Pacquiao bows out in glory

Abac Cordero - The Philippine Star

LAS VEGAS – Filipino icon Manny Pacquiao dished out snatches of his glorious past to bring back the old chant of “Manny, Manny” among the 14,665 fans at the MGM Grand here as he redeemed himself on the day he bade farewell.

Pacquiao fought with the urgency of a young Manny and the grace and ring savvy of the old champion to mow down Timothy Bradley two times en route to a unanimous decision that somehow made up for his dismal performances in his past six fights, including his controversial loss to Floyd Mayweather Jr., last year.

Yesterday’s fight (Saturday night in Las Vegas) brought to a memorable close one of the most colorful careers in boxing. It began in the same Las Vegas venue, with Pacquiao’s sensational victory as a whirlwind of a fighter in June 2001, and ended with this emphatic win over the American who inflicted one of his three grave losses in his last six fights.

When the final bell sounded, it was clear who the winner was. All three judges had it 116-110 for Pacquiao.

“From the Philippines!” blurted the ring announcer, triggering wild cheers from the crowd.

Pacquiao, who was astride somebody’s shoulders, raised his hands, blew a kiss to the crowd and bowed his head, hands clasped in prayer.

Pacquiao, 37, is hanging up his gloves, honoring a commitment to his family that last Saturday’s (Sunday in Manila) welterweight showdown against Bradley would be his last.

The Filipino ring master knocked Bradley down twice during the fight, first in the seventh round, with a punch, and then in the ninth, with a short left to the face.

Pacquiao promised his fans an impressive performance. Despite failing to score a knockout, he looked impressive in completing his trilogy with Bradley, with him having the upper hand, 2-1.

It was a non-title fight, but nobody cared. Not Pacquiao, not his team, not his promoter, not his fans, those who packed the historic arena, and those who watched around the world.

Pacquiao, a two-term Sarangani congressman, is running for senator in the May 9 elections.

 “This fight is not about politics. It’s for the honor of or country,” Pacquiao said.

At the center of the ring, amid the mild celebration, Pacquiao was asked if indeed it was his farewell fight.

“I’m retired as of now,” he said. “I just want to go home, be with my family and serve the people. I will go home and think about it (a rematch with Mayweather),” said Pacquiao.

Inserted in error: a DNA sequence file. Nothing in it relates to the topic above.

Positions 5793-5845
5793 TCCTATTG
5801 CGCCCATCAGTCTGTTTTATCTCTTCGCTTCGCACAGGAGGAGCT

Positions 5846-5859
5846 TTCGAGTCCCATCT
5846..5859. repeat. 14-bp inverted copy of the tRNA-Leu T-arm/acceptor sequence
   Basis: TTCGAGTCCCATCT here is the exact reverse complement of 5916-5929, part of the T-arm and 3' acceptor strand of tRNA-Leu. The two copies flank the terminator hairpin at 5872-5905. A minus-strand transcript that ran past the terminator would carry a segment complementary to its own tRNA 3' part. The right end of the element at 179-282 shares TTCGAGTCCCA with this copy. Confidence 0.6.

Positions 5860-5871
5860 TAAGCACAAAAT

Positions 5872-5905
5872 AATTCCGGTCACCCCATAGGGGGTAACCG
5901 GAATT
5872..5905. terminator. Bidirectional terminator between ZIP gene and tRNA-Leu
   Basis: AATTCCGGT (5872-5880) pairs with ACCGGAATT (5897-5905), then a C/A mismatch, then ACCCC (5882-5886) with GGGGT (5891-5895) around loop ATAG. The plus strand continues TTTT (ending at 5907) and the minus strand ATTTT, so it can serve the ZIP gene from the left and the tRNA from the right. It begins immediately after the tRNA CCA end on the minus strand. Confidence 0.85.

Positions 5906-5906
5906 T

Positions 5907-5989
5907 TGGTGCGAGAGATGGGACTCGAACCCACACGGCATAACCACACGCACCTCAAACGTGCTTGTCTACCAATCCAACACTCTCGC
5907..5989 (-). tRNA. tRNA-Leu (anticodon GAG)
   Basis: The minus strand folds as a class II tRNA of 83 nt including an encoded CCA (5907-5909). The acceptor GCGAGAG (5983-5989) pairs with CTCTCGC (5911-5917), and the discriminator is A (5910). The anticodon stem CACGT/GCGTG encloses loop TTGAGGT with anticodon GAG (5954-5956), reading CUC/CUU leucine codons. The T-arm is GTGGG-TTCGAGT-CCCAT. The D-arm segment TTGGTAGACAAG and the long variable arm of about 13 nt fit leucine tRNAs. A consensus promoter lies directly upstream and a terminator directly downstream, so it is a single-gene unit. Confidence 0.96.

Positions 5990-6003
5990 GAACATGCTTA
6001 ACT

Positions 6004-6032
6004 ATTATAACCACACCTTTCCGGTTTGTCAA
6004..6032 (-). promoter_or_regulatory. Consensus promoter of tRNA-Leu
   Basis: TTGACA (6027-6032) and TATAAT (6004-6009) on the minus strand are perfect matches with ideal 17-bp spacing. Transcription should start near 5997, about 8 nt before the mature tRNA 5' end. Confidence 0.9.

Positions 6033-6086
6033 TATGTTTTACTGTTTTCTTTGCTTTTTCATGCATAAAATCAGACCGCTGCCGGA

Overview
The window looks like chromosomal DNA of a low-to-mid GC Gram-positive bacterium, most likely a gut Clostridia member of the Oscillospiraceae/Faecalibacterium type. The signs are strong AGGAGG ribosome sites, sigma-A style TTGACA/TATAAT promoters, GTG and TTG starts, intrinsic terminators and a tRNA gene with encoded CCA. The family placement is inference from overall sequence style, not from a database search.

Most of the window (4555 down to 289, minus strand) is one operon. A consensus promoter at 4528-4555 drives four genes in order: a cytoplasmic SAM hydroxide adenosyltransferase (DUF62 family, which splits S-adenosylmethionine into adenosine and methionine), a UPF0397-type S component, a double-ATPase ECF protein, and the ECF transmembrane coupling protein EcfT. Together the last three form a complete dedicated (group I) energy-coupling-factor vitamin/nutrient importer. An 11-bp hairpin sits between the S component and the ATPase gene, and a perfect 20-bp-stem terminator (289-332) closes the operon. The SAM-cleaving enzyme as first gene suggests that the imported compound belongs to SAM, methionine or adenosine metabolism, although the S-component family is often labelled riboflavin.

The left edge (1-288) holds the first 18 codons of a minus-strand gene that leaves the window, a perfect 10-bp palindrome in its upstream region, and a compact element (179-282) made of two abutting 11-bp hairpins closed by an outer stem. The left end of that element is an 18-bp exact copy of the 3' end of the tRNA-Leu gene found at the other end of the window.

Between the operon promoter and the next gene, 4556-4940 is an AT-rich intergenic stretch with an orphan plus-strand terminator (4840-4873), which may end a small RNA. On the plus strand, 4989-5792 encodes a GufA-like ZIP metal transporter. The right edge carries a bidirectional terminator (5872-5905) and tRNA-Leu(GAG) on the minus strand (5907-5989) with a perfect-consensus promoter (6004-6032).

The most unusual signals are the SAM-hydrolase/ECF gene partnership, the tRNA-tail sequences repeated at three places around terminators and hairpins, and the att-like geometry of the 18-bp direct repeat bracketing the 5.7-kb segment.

“I love the way Pacquiao threw his combinations tonight. He was a little rusty. But if he wants to continue fighting, I think he can still go,” said Freddie Roach.

The highly decorated trainer said he would support Pacquiao in any decision he makes, whether it’s fighting in the Rio Olympics in August, fighting on, or retiring.

Pacquiao slugged it out with Bradley in the closing seconds of the fight as the 32-year-old American desperately hoped to land the big punch and turn things around.

But Pacquiao was sharp all night. He kept Bradley guessing and out of focus, not knowing whether to stick to their game plan or go toe-to-toe.

After the first three rounds that could have gone either way, the two boxers went at it in the fourth, and threw a couple more punches after the bell sounded.

In the fifth, Bradley got carried away and took some big hits. As he walked back to his corner, he almost cursed himself for losing his patience.

“Manny was very strong and patient. I wasn’t professional enough to be patient myself and I walked into some shots,” said Bradley.

He went down in the seventh after taking a right, then a left near the ropes. But Pacquiao seemed to have pulled his opponent down. Referee Tony Weeks ruled it a knockdown.

A short, crunching left to the face in the ninth round sent Bradley down and tumbling backwards to the ropes.

Bradley was asked just moments after the fight what he thought of the two knockdowns.

“I don’t even remember it, man,” he said, adding that in the first knockdown, he felt that Pacquiao had pulled him down a bit.

The native of Palm Springs, California, had his best moments in the eighth round. For a while, he had Pacquiao covering up against the ropes. It was the only round that he won on all three scorecards.

He said, “We came up short tonight. Manny Pacquiao was strong. He was solid. They came up with a great game plan and I got defeated.”

Bradley’s trainer, Teddy Atlas, offered no excuses.

“You must give Pacquiao the credit. I didn’t do a good enough job,” he said.

The head promoter, Bob Arum of Top Rank, was a very happy man after the fight. He said he’s leaving it all up to Pacquiao whether he would retire or continue fighting.

Arum said he has no worries at all.

“Truth is, when I walk out of here tonight, I will only think of one thing: where to get something to eat,” said boxing’s greatest salesman.

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